Supercomputer architecture

A supercomputer is a computer architecture designed to maximize calculation speed. This in contrast with a mainframe, which is optimized for high I/O throughput. Supercomputers are the fastest machines available at any given time. Since computing speed increases continuously, supercomputers are superseded by new supercomputers all the time.

Supercomputers are used for many tasks, from weather forecast calculations to the rendering of movies like Toy Story and Shrek.

Originally, supercomputers were produced primarily by a company named Cray Research. The Cray-1 was a major success when it was released in 1976. It was faster than all other computers at the time and it went on to become one of the best known and most successful supercomputers in history. The machine cost $8.9 million when introduced.

Cray supercomputers used specially designed CPUs for performing calculations on large sets of data. Together with dedicated hardware for certain instructions (like multiply and divide) this increased performance.

The entire chassis of the Cray supercomputers was bent into a large C-shape. Speed-dependent portions of the system were placed on the "inside edge" of the chassis where the wire-lengths were shorter to decrease delays. The system could peak at 250 MFLOPS (Million Floating Point Operations per second).

2015-09/cray-2-supercomputer.jpg

In 1985, the very advanced Cray-2 was released, capable of 1.9 billion floating point operations per second (GFLOPS) peak performance, almost eight times as much as the Cray-1. In comparison, in 2015, the Intel Core i7 5960X CPU has a peak performance of 354 GFLOPS ; more than 185 times faster than the Cray-2!

Supercomputers as single machines started to disappear in the 1990s. Their work was taken over by clustered computers – a large number of off-the-shelf x86 based servers, connected by fast networks to form one large computer array. Nowadays high performance computing is done mainly with large arrays of x86 systems. In 2015, the fastest computer array was a cluster with more than 3,120,000 CPU cores, calculating at 54,902,400 GFLOPS, running Linux .

In some cases specialized hardware is used to realize high performance. For example, graphics processors (GPUs) can be used for fast vector based calculations and Intel CPUs now contain special instructions to speed up AES encryption.

In 2015, the NVidia's Tesla GPU PCIe card (basically a graphics card but without a graphics connector) provides hundreds of vector based computing cores and more than 8,000 GFLOPS of computing power . Four of these cards can be combined in one system for extremely high performance calculations, for just a fraction of the cost of traditional supercomputers.


This entry was posted on Friday 11 December 2015

Earlier articles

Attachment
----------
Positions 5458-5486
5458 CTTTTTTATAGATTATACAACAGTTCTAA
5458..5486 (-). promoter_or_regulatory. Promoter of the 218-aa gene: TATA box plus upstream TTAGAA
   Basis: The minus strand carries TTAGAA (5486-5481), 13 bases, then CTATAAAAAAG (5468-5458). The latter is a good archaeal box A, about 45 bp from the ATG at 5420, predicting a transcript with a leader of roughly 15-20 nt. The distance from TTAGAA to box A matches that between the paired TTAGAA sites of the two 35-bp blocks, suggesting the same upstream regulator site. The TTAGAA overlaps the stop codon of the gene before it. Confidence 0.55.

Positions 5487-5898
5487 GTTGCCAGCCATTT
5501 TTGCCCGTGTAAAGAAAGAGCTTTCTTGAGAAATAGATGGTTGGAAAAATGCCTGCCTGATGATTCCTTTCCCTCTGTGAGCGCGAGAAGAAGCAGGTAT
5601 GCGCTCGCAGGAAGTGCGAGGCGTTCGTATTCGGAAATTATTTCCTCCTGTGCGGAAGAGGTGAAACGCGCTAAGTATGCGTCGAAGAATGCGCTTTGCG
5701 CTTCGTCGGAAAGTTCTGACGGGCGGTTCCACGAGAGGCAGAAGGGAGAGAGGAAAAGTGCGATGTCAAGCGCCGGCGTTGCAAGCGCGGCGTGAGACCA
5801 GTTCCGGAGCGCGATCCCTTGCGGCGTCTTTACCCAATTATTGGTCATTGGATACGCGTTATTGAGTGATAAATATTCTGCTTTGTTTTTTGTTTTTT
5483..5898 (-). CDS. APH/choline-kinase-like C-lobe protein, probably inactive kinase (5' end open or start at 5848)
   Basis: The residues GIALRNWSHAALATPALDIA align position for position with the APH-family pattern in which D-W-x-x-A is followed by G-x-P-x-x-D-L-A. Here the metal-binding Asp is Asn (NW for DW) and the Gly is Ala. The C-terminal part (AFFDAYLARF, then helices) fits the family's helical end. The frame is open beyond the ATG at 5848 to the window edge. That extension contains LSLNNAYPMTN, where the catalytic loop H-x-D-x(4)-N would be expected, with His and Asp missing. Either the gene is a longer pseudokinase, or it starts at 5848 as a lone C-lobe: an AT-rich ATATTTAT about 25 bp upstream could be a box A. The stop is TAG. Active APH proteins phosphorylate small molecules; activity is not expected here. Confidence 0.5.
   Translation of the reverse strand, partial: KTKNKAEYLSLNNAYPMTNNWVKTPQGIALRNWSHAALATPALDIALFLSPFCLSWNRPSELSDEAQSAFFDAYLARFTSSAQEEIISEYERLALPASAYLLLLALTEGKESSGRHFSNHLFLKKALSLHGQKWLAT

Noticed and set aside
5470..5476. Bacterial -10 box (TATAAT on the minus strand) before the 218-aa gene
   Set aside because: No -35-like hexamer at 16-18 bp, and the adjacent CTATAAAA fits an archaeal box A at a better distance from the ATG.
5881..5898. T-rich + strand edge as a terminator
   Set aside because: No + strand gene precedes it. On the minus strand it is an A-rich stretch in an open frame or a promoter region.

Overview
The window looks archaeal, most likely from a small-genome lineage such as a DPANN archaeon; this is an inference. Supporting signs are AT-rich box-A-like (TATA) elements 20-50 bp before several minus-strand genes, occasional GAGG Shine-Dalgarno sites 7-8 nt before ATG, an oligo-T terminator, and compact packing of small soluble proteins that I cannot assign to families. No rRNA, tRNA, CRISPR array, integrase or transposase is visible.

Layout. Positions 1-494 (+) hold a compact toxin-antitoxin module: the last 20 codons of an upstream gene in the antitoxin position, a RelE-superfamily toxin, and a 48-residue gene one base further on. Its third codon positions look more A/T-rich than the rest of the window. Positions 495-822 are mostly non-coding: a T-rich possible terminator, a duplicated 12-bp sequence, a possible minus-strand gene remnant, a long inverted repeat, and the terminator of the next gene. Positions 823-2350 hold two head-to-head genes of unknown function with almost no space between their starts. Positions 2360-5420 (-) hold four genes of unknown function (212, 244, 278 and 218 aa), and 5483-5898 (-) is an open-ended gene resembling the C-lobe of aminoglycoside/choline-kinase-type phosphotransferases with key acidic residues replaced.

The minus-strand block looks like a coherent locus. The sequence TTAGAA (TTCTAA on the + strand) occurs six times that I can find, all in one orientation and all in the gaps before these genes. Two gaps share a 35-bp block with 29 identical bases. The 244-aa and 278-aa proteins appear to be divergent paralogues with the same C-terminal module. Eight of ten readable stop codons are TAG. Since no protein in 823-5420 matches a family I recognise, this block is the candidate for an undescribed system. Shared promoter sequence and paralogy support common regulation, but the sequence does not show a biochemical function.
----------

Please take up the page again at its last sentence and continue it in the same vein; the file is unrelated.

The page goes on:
Infrastructure as code

My Book

DevOps for infrastructure

Infrastructure as a Service (IaaS)

(Hyper) Converged Infrastructure

Object storage

Software Defined Networking (SDN) and Network Function Virtualization (NFV)

Software Defined Storage (SDS)

What's the point of using Docker containers?

Identity and Access Management

Using user profiles to determine infrastructure load

Public wireless networks

Supercomputer architecture

Desktop virtualization

Stakeholder management

x86 platform architecture

Midrange systems architecture

Mainframe Architecture

Software Defined Data Center - SDDC

The Virtualization Model

What are concurrent users?

Performance and availability monitoring in levels

UX/UI has no business rules

Technical debt: a time related issue

Solution shaping workshops

Architecture life cycle

Project managers and architects

Using ArchiMate for describing infrastructures

Kruchten’s 4+1 views for solution architecture

The SEI stack of solution architecture frameworks

TOGAF and infrastructure architecture

The Zachman framework

An introduction to architecture frameworks

How to handle a Distributed Denial of Service (DDoS) attack

Architecture Principles

Views and viewpoints explained

Stakeholders and their concerns

Skills of a solution architect architect

Solution architects versus enterprise architects

Definition of IT Architecture

What is Big Data?

How to make your IT "Greener"

What is Cloud computing and IaaS?

Purchasing of IT infrastructure technologies and services

IDS/IPS systems

IP Protocol (IPv4) classes and subnets

Infrastructure Architecture - Course materials

Introduction to Bring Your Own Device (BYOD)

IT Infrastructure Architecture model

Fire prevention in the datacenter

Where to build your datacenter

Availability - Fall-back, hot site, warm site

Reliabilty of infrastructure components

Human factors in availability of systems

Business Continuity Management (BCM) and Disaster Recovery Plan (DRP)

Performance - Design for use

Performance concepts - Load balancing

Performance concepts - Scaling

Performance concept - Caching

Perceived performance

Ethical hacking

The first computers

Open group ITAC /Open CA Certification

Sjaak Laan


Recommended links

Ruth Malan
Gaudi site
Byelex
XR Magazine
Esther Barthel's site on virtualization


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The postings on this site are my opinions and do not necessarily represent CGI’s strategies, views or opinions.

 

Copyright Sjaak Laan